Public consultation and final recommendations

Virtual public meeting

Councillor Sudds’ office hosted a virtual public meeting about this study through Zoom on June 2, 2021. The slides that were presented at the meeting are available at the link below.

Virtual Public Meeting Slides [ PDF 3.436 MB ]

Community Feedback

An online survey was conducted between May 17 and June 21, 2021. The survey results indicated that most respondents supported the Preferred Option (described below). The complete results of the online survey have been summarized in an As We Heard It report, which is provided below.

As We Heard It Report [ PDF 445 KB ]

Final functional designs

Based on traffic data, coordination with various stakeholders, public feedback and other project constraints, City staff reviewed two possible traffic calming concepts. Following this review, the Preferred Option (shown below) has been recommended.

Preferred option 

Simplified concept drawing of the Preferred Option, including: 4 sets of speed cushions, 2 pedestrian crossovers, and an edgeline in front of the school

Full drawing [ PDF 1.714 MB ]

This design includes:

  • 4 Sets of speed cushions (raised areas similar to speed humps, but not covering the entire width of the road, which are designed to allow large vehicles like buses to ‘straddle’ them)
  • 2 Type ‘B’ Pedestrian Crossovers (PXOs) (designated areas that allow pedestrians to safely cross the street, where vehicles must yield to pedestrians when crossing)

Edge line in front of the school

Sidewalk implementation

The City of Ottawa is proposing to construct a new section of 2.0m wide sidewalk on Halton Terrace from Newcastle Avenue to Flamborough Way as part of the Ottawa Pedestrian Projects program. This new section of sidewalk will be approximately 440m long. A pedestrian crossing (PXO) at Julie Payette Public Elementary School is also under consideration.

This project is a Phase 1 project from the Council-approved 2013 Ottawa Pedestrian Plan. As a collector road, Halton Terrace should have a pedestrian facility on both sides of the roadway, according to current City policies. The provision of a sidewalk on both sides aligns with the City’s transportation goals and objectives to maximize walkability.

The project will provide greater walkability in this residential area facilitating access to Julie Payette Public Elementary School and Jack Donohue Public School as well as parks nearby including Klondike Road Park, W.C. Bowes Park and Morgan’s Grant Woods Park. The new sidewalk would also improve accessibility to the bus stop located on Halton Terrace 30m east of Brady Avenue as well as the multi-use pathway connecting Halton Terrace to Beamish Cres. The land use along the south side of Halton Terrace is generally single-family residences. Providing a sidewalk on the south side of Halton Terrace will support pedestrians, including more vulnerable users such as: children and families, the elderly, wheelchair users and persons with vision impairments. Tactile walking surface indicators (TWSI) will be installed at pedestrian crossings where possible.

The proposed sidewalk will be installed within the City’s right-of-way. The need for any additional right-of-way to accommodate the sidewalk will be identified during the study. Landscaping and other features within the right-of-way may be impacted during construction. Please see the drawing below for the extent of the study area.

Halton Terrace from Newcastle Avenue to Flamborough Way

Additional information and a short survey regarding this project can be found by clicking on the following links:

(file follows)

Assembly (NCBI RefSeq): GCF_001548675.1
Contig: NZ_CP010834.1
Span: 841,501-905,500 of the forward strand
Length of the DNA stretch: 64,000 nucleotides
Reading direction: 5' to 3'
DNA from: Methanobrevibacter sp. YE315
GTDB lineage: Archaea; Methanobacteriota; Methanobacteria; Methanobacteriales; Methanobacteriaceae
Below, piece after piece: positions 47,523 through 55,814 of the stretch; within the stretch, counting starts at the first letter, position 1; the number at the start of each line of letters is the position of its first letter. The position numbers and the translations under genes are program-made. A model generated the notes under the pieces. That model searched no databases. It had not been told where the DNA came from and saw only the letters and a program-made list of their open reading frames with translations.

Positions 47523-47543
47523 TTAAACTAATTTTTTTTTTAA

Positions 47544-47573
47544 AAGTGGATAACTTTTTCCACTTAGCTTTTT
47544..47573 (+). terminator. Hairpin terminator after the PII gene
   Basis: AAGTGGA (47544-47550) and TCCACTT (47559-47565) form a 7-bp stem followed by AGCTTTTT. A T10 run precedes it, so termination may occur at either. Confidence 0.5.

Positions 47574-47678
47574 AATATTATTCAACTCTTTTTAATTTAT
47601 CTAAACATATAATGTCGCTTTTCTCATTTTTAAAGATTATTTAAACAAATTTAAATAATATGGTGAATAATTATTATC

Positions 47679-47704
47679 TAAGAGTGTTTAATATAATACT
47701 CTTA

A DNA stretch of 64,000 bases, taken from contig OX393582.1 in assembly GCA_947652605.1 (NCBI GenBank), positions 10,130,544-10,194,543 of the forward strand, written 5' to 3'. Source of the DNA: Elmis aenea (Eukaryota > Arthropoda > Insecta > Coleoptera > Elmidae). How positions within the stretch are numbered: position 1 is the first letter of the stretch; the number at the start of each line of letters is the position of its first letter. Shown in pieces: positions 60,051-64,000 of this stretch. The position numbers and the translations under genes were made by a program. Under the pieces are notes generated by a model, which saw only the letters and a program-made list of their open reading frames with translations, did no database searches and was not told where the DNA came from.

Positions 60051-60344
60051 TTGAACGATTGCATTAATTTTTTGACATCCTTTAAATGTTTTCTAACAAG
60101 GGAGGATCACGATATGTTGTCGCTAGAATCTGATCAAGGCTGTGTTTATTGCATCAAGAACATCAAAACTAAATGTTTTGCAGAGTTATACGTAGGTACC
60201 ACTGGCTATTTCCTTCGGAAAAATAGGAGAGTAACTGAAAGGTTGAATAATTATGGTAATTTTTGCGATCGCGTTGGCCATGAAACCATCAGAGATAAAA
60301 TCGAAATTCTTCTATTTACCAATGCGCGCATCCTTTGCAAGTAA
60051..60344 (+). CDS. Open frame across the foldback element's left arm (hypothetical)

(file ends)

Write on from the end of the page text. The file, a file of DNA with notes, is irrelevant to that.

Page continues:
Display boards [ PDF 1.783 MB ]

Project update: December 24, 2020

The “As we heard it” for the Halton Terrace Proposed Sidewalk Project (Newcastle Avenue to Flamborough Way – south).

The report includes a summary of the online public survey results, public comments during the live virtual open house and individual public comments received by email.

Based on the results of the “As we heard it” report and the City’s policy for sidewalks, the projected timeline for this project is detail design in 2021 and construction in 2022.

Project update: April 13, 2022

The project is currently in preliminary design with construction to begin early fall of 2022.

Preliminary drawings [ 5.53 MB ]
This document is available in English only. It may be translated in whole or in part upon request. For more information, please contact Frédéric Lacasse at 613-227-1459.

A list of Frequently Asked Questions (FAQ) follows to address common inquiries from residents.

Frequently asked questions

What is the project status and schedule?

The sidewalk design is in progress and will be completed this summer, 2022. It will be submitted for tender also summer, 2022. It is anticipated that a contractor will be selected to perform the construction of the sidewalk starting early fall 2022.

What is the planned design?

A new 2.0m sidewalk will be constructed with a 1.5m wide grass boulevard between sidewalk and curb to allow for snow storage. Where there is conflict between the sidewalk and other infrastructure, widths may vary to accommodate.

Will my property be affected?

All proposed works are on City owned right of way.

How will my driveway be affected?

Driveways will be saw cut to allow the installation of the sidewalk. The paved sections adjacent to the sidewalk will be repaved between the proposed sidewalk and the road as well as a strip of approximately 1m towards the house. Based on the current design, all driveways will have a length of at least 7m and will retain sufficient space to park at least one passenger vehicle in their driveway.

What about trees affected by the work?

Trees affected by the work have been identified and, wherever possible, measures will be put in place to mitigate any damage to their roots in accordance with City of Ottawa Forestry Department requirements.

Will other utilities (Rogers, Bell, Hydro Ottawa, Enbridge) be affected by this work?

The depth of the sidewalk is planned to be higher than the depth at which these utilities are located. It is anticipated that there will be no interruptions in these services during the construction of this proposed sidewalk.